Secretary Giannoulias & Rep. Ford Seek to Protect Motorists and Police by Decriminalizing Rearview Mirror Air Fresheners

Illinois is one of a few states that bans items hanging from a vehicle’s rearview mirror
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A new proposal from Secretary of State Alexi Giannoulias and State Representative La Shawn Ford (8th District – Chicago) would no longer make it illegal for motorists to have items hanging from their rearview mirror, which often serve as a pretext for traffic stops.

Under House Bill 2389, law enforcement would no longer have the authority to stop a motorist for simply hanging items like air fresheners, rosaries or disability placards from their rearview mirror while driving. This legislative effort – which passed the Illinois House on March 24 and is awaiting an expected floor vote in the Senate – follows through on a campaign promise Giannoulias made in 2021.

Current Illinois law prohibits such items from hanging from a rearview mirror, or affixed to a windshield, on the grounds that they obstruct a motorist’s vision. Such unnecessary encounters over minor vehicle code offenses can lead to violent confrontations between police and motorists. Additionally, this arcane law can serve as a pretext for racially motivated traffic stops for minor infractions.

“Pulling someone over for merely having an air freshener attached to the rearview mirror is not only archaic, it’s ridiculous,” Giannoulias said. “Amending the law by prohibiting traffic stops that encourage discriminatory practices will ultimately make our streets safer for both motorists and police officers.”

“We need to do everything we can to reduce the need for police interactions with people for nonviolent and non-threatening violations,” said Ford, the bill’s chief sponsor in the House. “There is no reason for police to pull over a vehicle just because they have an air freshener on their mirror or for many other minor infractions. Making this change in the law is too important to wait because it’s a safety issue for both the public and law enforcement. Law enforcement is overworked and understaffed. Springfield must use taxpayers’ resources wisely to catch the violent criminals that make all our communities less safe by repealing laws like the air freshener ban.”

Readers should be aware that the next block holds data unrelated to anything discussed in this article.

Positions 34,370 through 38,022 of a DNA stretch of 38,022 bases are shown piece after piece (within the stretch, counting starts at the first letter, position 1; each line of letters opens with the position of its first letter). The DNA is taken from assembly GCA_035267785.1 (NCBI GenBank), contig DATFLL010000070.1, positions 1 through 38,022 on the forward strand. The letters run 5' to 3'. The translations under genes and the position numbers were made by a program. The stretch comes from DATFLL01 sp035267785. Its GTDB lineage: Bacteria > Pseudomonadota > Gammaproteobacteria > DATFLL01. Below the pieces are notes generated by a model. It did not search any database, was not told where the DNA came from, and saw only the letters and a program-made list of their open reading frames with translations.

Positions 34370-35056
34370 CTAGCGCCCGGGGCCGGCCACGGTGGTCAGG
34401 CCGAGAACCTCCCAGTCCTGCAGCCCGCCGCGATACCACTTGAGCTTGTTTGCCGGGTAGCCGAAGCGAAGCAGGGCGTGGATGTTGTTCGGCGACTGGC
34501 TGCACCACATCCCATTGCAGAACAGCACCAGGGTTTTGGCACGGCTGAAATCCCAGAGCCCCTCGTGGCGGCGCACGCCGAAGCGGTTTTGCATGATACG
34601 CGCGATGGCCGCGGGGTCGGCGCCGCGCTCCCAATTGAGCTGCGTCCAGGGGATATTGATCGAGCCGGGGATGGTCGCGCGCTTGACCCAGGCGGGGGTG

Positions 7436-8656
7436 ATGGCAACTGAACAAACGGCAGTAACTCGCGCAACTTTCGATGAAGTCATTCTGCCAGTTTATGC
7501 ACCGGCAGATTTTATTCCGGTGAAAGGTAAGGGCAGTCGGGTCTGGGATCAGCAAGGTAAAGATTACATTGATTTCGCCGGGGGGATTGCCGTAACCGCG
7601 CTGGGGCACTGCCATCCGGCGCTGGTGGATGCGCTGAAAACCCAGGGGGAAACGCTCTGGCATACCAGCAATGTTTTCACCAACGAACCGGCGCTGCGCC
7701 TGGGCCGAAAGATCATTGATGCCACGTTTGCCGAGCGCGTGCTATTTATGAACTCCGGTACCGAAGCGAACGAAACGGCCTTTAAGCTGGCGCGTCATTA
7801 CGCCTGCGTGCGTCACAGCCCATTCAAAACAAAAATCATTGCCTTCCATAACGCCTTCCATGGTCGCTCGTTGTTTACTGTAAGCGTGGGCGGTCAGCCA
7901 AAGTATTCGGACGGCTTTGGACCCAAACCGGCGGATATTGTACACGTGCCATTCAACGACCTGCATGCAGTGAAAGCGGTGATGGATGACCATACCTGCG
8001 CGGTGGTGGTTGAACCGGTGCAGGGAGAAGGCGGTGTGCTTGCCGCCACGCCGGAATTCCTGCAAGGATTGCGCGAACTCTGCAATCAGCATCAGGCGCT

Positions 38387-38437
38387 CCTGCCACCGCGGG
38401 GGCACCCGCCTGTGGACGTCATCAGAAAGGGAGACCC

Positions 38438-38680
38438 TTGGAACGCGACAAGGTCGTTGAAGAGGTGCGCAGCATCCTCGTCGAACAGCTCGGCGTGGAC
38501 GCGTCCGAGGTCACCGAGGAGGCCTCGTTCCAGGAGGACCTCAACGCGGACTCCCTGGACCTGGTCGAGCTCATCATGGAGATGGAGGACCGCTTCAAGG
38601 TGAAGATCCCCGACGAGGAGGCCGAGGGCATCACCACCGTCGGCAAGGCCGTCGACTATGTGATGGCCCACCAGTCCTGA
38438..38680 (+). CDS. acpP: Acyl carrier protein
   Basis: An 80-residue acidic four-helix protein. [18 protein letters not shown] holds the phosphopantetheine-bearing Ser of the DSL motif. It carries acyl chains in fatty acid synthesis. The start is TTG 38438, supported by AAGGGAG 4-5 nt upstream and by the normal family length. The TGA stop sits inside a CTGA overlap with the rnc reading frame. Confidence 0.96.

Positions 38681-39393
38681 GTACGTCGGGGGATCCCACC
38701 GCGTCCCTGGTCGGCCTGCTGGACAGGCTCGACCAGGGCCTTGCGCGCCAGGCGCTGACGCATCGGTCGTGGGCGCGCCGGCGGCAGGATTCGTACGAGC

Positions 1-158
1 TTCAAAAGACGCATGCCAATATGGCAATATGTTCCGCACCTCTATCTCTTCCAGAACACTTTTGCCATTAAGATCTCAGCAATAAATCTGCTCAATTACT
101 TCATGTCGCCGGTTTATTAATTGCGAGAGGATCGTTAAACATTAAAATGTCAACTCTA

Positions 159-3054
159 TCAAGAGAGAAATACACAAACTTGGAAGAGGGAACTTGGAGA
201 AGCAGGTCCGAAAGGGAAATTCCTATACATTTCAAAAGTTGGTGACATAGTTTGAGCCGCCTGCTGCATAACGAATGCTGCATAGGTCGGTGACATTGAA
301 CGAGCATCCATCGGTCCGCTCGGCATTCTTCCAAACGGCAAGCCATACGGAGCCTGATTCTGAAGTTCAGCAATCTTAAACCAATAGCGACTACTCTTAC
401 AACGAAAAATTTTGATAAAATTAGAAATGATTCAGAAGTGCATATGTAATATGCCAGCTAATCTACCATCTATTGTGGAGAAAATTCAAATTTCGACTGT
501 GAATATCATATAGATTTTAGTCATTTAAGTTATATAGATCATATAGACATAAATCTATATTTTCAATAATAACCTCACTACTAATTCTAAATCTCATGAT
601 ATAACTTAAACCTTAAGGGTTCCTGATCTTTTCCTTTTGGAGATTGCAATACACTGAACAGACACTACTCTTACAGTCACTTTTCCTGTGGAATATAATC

House Bill 2389, which is sponsored in the Senate by State Senator Christopher Belt (57th District – East St. Louis), passed the Senate Transportation Committee 17-1 on April 19, sending it to the full Senate for consideration. If the bill passes the full Senate, it will advance to the governor’s office.

Illinois is one of a handful of states with laws banning items from hanging from a rearview mirror.

Chicagoan Daunte Wright was killed in Minnesota in 2021 after a police officer mistook her gun for a taser after pulling Wright over for having an air freshener hanging from the rearview mirror of his vehicle. Former Illinois resident Sandra Bland in Texas and Walter Scott in South Carolina each died following encounters with police involving pretextual stops.

Other states and municipalities are taking similar action to limit pretextual stops, including Pittsburgh, Philadelphia, San Francisco and Fayetteville, N.C. In January, San Francisco’s Police Commission approved a proposal to ban certain low-level, pretextual stops such as driving on an expired registration or driving with a broken taillight. Ten years ago, Fayetteville, N.C. ceased pulling people over for certain minor offenses, which resulted in a decrease in crime and an increase in community trust of law enforcement.

In 2021, the Philadelphia City Council passed the Driving Equality Bill with the support of local law enforcement. The new ordinance classifies several offenses — including improperly displayed registration or emission stickers — as “secondary violations” that police cannot use as the sole reason for pulling over motorists. Violators of these infractions would still receive citations, but tickets would be mailed to the driver’s residence instead.



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